Friend and family visits may reduce your death risk, study finds

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A recent study shows that people who aren’t visited by friends or family have a higher chance of dying earlier.

The study, which looks at how different social interactions affect our lifespan, found that being alone too much could be bad for our health.

Researchers looked at the social habits of over 450,000 adults in the UK, asking them about their social lives and following them for about 12 years. They found that not having visitors was the biggest social factor linked to an increased risk of death.

The numbers were clear: people who were never visited by friends or family had a 39% higher risk of dying during the study period.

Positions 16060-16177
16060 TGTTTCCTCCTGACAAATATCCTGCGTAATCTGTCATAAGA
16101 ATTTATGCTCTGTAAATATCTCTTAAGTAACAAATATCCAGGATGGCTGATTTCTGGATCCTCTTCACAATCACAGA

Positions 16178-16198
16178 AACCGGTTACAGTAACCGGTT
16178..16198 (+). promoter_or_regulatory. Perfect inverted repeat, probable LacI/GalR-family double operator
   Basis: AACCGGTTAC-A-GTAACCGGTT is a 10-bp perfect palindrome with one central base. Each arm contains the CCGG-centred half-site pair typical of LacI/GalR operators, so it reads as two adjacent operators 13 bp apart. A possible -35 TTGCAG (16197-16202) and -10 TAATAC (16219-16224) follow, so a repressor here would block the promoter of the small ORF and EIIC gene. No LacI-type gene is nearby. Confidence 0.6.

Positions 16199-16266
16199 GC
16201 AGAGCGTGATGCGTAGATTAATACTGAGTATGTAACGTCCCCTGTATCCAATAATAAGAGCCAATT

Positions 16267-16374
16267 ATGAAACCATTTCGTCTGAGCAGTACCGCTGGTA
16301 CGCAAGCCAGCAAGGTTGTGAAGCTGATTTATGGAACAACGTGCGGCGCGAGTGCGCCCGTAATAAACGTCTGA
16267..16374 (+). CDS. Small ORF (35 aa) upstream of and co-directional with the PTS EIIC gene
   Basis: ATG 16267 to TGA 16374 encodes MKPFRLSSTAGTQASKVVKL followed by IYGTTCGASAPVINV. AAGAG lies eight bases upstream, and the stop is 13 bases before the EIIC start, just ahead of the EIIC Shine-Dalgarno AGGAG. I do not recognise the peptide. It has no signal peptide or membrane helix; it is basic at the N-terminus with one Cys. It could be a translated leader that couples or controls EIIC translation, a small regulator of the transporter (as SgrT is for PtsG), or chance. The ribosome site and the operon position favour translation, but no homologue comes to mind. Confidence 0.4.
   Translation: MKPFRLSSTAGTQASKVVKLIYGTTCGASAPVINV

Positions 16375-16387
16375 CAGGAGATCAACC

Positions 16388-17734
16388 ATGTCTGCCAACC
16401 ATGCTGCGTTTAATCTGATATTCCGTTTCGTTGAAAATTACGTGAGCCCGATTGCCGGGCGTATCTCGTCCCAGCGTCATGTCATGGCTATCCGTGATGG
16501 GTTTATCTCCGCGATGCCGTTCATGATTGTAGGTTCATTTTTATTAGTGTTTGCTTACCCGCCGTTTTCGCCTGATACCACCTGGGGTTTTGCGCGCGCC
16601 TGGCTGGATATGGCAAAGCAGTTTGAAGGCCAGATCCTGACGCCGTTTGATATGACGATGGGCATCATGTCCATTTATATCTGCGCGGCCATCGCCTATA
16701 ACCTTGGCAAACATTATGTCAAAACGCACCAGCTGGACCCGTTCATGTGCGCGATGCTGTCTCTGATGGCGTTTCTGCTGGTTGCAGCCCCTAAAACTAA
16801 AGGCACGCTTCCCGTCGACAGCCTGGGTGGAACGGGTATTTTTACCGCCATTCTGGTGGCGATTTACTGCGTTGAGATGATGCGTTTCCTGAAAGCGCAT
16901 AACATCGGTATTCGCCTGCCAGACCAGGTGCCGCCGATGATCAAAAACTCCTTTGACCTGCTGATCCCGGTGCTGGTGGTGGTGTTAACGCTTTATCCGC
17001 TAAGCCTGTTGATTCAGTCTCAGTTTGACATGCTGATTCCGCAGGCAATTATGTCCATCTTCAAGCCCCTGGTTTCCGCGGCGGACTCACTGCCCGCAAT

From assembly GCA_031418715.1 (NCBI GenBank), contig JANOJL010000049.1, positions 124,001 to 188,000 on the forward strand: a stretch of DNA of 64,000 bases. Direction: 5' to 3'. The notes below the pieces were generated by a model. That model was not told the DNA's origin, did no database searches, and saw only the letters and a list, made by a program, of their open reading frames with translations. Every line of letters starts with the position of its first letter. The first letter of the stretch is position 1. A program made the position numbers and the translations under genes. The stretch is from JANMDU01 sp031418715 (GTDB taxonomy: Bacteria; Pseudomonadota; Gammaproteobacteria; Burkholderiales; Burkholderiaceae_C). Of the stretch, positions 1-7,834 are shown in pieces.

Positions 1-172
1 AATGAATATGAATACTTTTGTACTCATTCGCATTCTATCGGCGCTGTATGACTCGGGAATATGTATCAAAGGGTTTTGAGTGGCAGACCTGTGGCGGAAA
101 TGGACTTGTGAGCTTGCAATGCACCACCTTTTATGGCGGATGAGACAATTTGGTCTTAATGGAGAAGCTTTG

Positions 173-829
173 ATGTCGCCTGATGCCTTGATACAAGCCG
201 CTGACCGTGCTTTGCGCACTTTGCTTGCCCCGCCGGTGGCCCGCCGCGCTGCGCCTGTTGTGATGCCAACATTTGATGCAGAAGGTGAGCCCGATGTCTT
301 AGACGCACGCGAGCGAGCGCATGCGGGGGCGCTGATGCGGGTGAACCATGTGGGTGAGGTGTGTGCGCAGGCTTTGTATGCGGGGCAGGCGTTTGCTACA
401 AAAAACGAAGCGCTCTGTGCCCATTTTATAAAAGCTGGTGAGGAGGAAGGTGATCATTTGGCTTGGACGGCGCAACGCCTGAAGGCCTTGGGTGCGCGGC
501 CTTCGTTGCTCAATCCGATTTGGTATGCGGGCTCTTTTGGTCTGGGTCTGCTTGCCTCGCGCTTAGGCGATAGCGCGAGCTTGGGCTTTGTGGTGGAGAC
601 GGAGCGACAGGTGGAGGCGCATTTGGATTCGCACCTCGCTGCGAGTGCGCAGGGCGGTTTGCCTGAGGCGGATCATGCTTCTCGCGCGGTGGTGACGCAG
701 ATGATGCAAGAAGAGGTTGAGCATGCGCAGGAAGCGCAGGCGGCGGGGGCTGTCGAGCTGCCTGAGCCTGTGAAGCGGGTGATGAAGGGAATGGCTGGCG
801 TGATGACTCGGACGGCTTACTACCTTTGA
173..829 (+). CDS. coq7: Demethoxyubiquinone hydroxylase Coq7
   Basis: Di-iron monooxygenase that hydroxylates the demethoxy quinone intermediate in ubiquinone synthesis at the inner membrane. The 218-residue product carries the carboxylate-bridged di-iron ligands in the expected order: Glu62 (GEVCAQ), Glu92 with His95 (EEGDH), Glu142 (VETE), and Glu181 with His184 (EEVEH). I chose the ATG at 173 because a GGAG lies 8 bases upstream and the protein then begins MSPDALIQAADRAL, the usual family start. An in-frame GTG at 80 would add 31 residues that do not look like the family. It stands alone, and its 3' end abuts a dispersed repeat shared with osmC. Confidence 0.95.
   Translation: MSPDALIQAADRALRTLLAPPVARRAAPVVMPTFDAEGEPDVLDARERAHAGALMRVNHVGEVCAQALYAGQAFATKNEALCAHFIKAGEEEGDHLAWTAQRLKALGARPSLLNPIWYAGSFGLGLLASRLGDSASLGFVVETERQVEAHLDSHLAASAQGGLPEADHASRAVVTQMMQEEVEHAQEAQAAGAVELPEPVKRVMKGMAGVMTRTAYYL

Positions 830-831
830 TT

The study also showed that joining weekly groups didn’t help people who didn’t have visitors. But, those who had friends or family visit at least once a month had a much better chance of living longer. This suggests that personal visits have a protective effect on our health.

The researchers noted that the study wasn’t perfect—people reported on their own social interactions, which can be unreliable, and the participants weren’t a perfect reflection of the UK population.

More research is needed, but this study opens the door to understanding how being socially connected can keep us living longer.

If you care about wellness, please read studies about how ultra-processed foods and red meat influence your longevity, and why seafood may boost healthy aging.

For more information about wellness, please see recent studies that olive oil may help you live longer, and vitamin D could help lower the risk of autoimmune diseases.

The research findings can be found in BMC Medicine.

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